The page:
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Fly like a fighter: Lose sight, lose the fightFly lke a fighter: Lose sight, lose the fight

Early in F-15 training I learned the importance of visual lookout. Whether it was acquiring an attacker to avoid being shot, or gaining a tally first to go in for a kill, we were guided by the phrase, “Lose sight, lose the fight.”

Fly like a fighter

We pushed ourselves to gain a tally when the other aircraft was the size of a pinhead at arm’s length, which was not an easy task. This meant that a bug splat on the canopy was much larger than the size of area we needed to see. Consequently, we normally asked our crew chiefs to clean and polish the canopy before flight—not an insignificant task on the large bubble canopy.

If you have ever taken pictures from inside the cockpit with your smartphone or a camera set on auto focus, you may have captured lots of images where the windscreen or window is in focus, and the scenery beyond is blurry. This is simply because the camera naturally finds the Plexiglass first and focuses on it. Our eyes tend to do the same thing, focusing on the minor scratches or bugs on the Plexiglass. To create your own effective visual search, you first need to deliberately focus on a distant object or cloud.

When given a traffic call (for example, "Your 11 o’clock"), you can start your search in a specific chunk of sky. I find other airplanes the fastest when my eyes are still, and not trying to scan a piece of sky as quickly as I can. When my eyes are still it gives my brain time to process seeing either movement from the target, or noticing the dot that isn’t quite the same as the background, whether that be the sky or ground. If I don’t see anything after a few seconds, I move my eyes to an adjacent piece of sky and look again. Then about every 10 seconds I make sure to refocus on a distant object.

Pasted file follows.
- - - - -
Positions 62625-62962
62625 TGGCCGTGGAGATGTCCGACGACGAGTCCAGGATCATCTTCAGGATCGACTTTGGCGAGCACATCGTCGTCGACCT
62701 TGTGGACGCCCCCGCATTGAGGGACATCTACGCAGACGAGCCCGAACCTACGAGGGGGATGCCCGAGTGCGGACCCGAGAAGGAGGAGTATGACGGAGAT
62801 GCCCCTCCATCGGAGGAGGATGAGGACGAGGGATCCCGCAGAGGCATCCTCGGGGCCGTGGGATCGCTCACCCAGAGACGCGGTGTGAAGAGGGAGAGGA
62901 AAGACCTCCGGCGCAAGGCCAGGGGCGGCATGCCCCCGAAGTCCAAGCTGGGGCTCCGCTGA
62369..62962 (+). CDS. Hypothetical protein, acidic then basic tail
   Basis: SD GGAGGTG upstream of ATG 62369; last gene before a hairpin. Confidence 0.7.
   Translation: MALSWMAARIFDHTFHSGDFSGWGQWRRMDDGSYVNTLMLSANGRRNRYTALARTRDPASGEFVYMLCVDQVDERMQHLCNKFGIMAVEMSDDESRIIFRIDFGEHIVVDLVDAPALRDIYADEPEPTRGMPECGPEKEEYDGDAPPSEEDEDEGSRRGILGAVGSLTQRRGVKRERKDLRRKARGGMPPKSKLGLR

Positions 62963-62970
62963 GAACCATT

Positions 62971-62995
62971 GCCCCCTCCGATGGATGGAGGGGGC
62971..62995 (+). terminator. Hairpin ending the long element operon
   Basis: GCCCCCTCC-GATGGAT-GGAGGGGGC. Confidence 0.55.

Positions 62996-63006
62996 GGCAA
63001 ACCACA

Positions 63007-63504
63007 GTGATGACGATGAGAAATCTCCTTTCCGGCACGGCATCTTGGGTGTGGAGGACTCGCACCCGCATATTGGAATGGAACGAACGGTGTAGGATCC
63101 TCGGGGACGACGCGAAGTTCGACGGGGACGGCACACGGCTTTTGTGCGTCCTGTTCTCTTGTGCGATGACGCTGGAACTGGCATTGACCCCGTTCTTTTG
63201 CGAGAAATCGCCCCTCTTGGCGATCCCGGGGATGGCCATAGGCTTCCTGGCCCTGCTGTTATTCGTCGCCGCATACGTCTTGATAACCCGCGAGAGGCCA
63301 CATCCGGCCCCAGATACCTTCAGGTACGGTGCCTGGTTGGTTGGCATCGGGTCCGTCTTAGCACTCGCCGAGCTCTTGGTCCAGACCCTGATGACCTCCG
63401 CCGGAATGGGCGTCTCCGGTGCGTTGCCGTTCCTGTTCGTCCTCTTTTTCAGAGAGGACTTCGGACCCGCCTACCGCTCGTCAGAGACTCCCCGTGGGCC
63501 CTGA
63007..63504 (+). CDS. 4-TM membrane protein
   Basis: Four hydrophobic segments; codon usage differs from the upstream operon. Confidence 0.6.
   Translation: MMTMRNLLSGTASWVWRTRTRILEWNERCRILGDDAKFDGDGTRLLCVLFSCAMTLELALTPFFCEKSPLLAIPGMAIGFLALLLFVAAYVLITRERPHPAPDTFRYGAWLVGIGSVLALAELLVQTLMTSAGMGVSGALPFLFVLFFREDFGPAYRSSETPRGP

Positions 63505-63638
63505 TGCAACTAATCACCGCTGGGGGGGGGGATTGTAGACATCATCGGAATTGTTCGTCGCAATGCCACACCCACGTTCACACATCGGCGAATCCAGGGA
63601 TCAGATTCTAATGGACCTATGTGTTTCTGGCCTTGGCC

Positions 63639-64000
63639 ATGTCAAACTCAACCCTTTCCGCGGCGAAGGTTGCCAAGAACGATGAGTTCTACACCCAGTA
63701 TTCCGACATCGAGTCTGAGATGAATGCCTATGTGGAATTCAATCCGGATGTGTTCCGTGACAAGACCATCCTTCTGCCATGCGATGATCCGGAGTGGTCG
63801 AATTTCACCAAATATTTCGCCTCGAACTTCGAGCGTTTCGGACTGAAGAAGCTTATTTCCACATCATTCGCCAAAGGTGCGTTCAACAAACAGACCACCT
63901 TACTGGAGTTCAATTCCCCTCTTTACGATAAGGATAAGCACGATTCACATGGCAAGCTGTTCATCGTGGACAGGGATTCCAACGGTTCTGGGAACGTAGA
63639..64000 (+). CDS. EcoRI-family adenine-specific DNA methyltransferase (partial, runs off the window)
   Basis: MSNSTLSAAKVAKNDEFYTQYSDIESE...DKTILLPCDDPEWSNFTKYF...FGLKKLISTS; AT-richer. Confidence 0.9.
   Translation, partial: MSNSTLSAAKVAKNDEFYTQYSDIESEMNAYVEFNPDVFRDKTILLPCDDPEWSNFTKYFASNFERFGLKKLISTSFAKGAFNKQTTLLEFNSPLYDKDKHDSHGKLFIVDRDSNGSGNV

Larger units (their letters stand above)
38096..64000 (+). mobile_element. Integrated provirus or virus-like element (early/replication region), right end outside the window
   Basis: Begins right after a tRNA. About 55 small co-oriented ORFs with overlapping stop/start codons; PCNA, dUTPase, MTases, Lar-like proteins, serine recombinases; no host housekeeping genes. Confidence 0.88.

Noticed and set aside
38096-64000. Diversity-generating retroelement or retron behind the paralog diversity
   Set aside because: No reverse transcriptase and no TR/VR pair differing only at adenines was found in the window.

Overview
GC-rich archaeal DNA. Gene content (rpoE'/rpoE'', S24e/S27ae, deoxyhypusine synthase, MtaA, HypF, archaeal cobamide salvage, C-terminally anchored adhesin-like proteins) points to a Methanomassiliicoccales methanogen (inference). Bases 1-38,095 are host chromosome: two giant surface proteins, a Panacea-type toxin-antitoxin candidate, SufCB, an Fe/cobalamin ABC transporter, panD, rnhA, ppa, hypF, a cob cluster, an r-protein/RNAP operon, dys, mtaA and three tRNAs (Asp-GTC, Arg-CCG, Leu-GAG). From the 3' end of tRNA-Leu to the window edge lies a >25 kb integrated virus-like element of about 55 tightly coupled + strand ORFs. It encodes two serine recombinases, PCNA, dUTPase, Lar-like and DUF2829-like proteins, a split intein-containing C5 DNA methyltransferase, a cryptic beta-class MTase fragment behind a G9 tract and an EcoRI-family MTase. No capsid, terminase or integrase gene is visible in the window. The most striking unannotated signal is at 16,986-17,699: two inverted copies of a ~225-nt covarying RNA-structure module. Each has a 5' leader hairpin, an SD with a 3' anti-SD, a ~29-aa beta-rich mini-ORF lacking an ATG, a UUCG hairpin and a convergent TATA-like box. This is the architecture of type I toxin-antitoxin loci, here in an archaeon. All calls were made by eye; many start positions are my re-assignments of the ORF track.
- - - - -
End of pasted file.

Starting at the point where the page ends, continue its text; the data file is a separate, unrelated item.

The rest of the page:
If you are in or entering the traffic pattern, you may have to build your own picture of where to look for other airplanes by first using your sense of hearing—by listening to the radio. Normally, when looking down against the ground it is harder to see another airplane than when looking up with the sky as the background. If I just can’t get a tally, and I know I am close to co-altitude, I may descend slightly to pop the other aircraft above the horizon. I make sure to climb back up to pattern altitude so that other airplanes doing their own search can find me.

For the times when you are keeping your visual scan for “see and avoid,” instead of looking at a narrow chunk of sky, you will need to look at all the chunks of sky that are reasonable to look at. After scanning outlying airspace I will recheck my 12 o’clock before moving to scanning other pieces of sky off my nose. Even with the task of scanning more sky, I still let my eyes be still in each chunk.

I still practice my own scan to maintain my proficiency. And I still get the windscreen clean and polished before every flight. But without a crew chief, that task falls on me.

Larry Brown

Larry Brown

Larry Brown of Denton, Texas, is a retired U.S. Air Force F-15 pilot who is using the lessons he learned as a fighter pilot as a GA pilot in his Cessna P210. Brown, who has more than 3,000 hours total time during his 35 years of flying, also was an instructor pilot and flight examiner in the Air Force T-38 and instructor pilot in the T-52, the military’s version of GA’s Diamond DA40.
Topics: Technique

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